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Insulin Resistance, the Scourge of Our Time

What do the following diseases of modern civilization have in common?:

  • Obesity
  • Fatty Liver
  • Type 2 Diabetes
  • Coronary Artery Disease
  • Hypertension
  • Peripheral Vascular Disease
  • Cancer of certain types
  • Alzheimer's Disease

They all stem from insulin resistance.  But what causes insulin resistance?  Why does the body become less responsive to insulin?

To understand that, we need to understand what insulin is. 

Insulin is a hormone released by the beta cells of the pancreas whose job, when bound to cells' insulin receptors, is to allow glucose (also known as blood sugar) to enter from the blood stream into our body's cells.  Glucose is the fuel that the cells use to make energy and perform their functions.  We can get glucose by eating carbohydrates -- starches and sugar -- but the liver can make glucose from protein and fat, if a person consumes few or no carbohydrates.

  • "Insulin resistance means that your body has become less sensitive to the effects of insulin, a powerful hormone released after meals that tells your body what to do with the calories you eat.... If you eat too much sugar and/or starch too often, as most people do, your blood glucose will spike frequently and your body will have to release lots of insulin over and over again to deal with those glucose spikes. Eventually your cells can become so accustomed to insulin spikes that they become less responsive to insulin. If your cells become numbed to insulin's signals, they can't absorb extra glucose from the bloodstream as well, and your blood sugar could stay too high for too long after meals. In response, the body releases even more insulin to try to get cells to respond better. One result of this vicious cycle can be type 2 diabetes, a disease marked by high blood sugar and high insulin levels."

How and why does insulin resistance, the cells' "becoming numbed to insulin's signals," develop?  This is where the liver comes in, because it plays a central role in metabolizing glucose and regulating the body's response to insulin release by the pancreas. 

The liver's central role in glucose metabolism and orchestrating the effects of insulin

As mentioned above, one of insulin's functions is to enable cells to transport glucose inside the cell, where it can be used by the cell to make energy.  Most cells have insulin receptors, most notably the liver, muscle, fat, brain and pancreatic beta cells.

But more than regulating glucose metabolism and homeostasis, insulin regulates growth.  It does this by directing what the liver does in the presence of glucose under varying circumstances.  After a meal containing carbohydrates (starches or sugar), the digestive system quickly breaks down the carbohydrates into glucose and releases it into the blood stream.  The liver is the first organ that encounters this spike in blood sugar:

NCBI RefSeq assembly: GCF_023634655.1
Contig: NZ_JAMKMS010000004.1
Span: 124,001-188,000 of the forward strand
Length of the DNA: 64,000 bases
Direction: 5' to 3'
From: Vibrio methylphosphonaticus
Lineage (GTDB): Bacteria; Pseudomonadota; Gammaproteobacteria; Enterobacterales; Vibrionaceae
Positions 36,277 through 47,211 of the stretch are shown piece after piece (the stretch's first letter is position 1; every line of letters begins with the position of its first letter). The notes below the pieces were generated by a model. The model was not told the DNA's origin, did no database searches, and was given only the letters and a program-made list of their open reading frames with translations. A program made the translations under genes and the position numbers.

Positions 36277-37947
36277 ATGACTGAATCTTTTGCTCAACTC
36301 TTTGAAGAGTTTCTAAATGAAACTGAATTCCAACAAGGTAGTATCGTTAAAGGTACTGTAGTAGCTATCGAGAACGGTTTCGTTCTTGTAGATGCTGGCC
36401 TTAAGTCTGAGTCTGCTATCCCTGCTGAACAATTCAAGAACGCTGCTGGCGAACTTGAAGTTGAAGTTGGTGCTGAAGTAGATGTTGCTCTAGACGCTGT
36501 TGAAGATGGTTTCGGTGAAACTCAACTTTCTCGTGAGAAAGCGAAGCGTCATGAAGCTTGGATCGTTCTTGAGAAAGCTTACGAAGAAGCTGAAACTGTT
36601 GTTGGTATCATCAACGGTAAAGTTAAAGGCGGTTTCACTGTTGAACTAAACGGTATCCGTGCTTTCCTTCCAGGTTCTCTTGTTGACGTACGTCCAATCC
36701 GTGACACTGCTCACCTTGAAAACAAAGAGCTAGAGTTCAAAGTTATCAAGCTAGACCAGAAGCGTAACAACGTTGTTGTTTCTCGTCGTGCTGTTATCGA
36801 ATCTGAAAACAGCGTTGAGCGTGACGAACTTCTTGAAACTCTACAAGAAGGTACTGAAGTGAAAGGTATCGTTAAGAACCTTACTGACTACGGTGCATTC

• "Under the influence of insulin, your liver can do any of following things with the new glucose load [after a meal], depending on your body’s needs at the time:
  • Burn it or ferment it for energy (ATP). If liver [and the body's other] cells need energy to conduct their cellular business, glucose will be chopped in half in preparation for burning in the mitochondria (your cellular furnace)....
  • Transform it into 5-carbon building blocks (ribulose-5-phosphate) plus powerful helper molecules (NADPH) required to build components of new or growing cells, such as proteins, RNA, and DNA....
  • Store it as glycogen or fat. In a process called glycogenesis, the liver strings glucose molecules into long chains of animal starch called glycogen, which is stored in the liver. If the liver’s glycogen tank is already full, glucose can be turned into fat instead (lipogenesis). The healthy liver doesn’t store much fat; it prefers to ship it out to other cells by releasing it into the bloodstream as triglycerides."

And here we can see where problems might begin.  What happens if you consume excess amounts of carbohydrates -- in particular refined carbohydrates like white flour and sugar -- and too often, as most modern humans living in the US do?

What happens is that the liver begins to churn out a lot of triglycerides and circulate them for storage in the body's fat cells.  This happens because you are consuming more carbohydrates than are needed to be burned for energy.  This increased circulation of triglycerides and the build-up of excess fat is how eating excess carbohydrates makes you overweight and obese, and underlies the mechanism of insulin resistance.

The mechanism of insulin resistance: excess circulating triglycerides interfere with intracellular insulin signaling

These excess triglycerides and their free fatty-acid by-products circulating in the blood work their way into cells.  There they begin to disrupt the cell's insulin signaling pathway.

Normally, after a spike in blood sugar, insulin arrives on a cell's insulin receptor and signals the cell to open its glucose transport channel (GLUT) to allow glucose inside the cell to be burned for energy.

But with the cell's insulin signaling pathway interfered with by triglycerides and free fatty acids, the glucose transport channel remains closed and glucose cannot get inside the cell, but instead remains in the blood stream.

The beta cells of the pancreas detect the still-elevated blood glucose levels and release yet more insulin into the blood stream.  And thus the vicious cycle of insulin resistance begins.

This lecture by medical educator Dr. Mobeen Syed beautifully explains the mechanism underlying insulin resistance:

The result of insulin resistance: hyperglycemia, hypertriglyceridemia, glycated proteins, oxidation, and chronic inflammation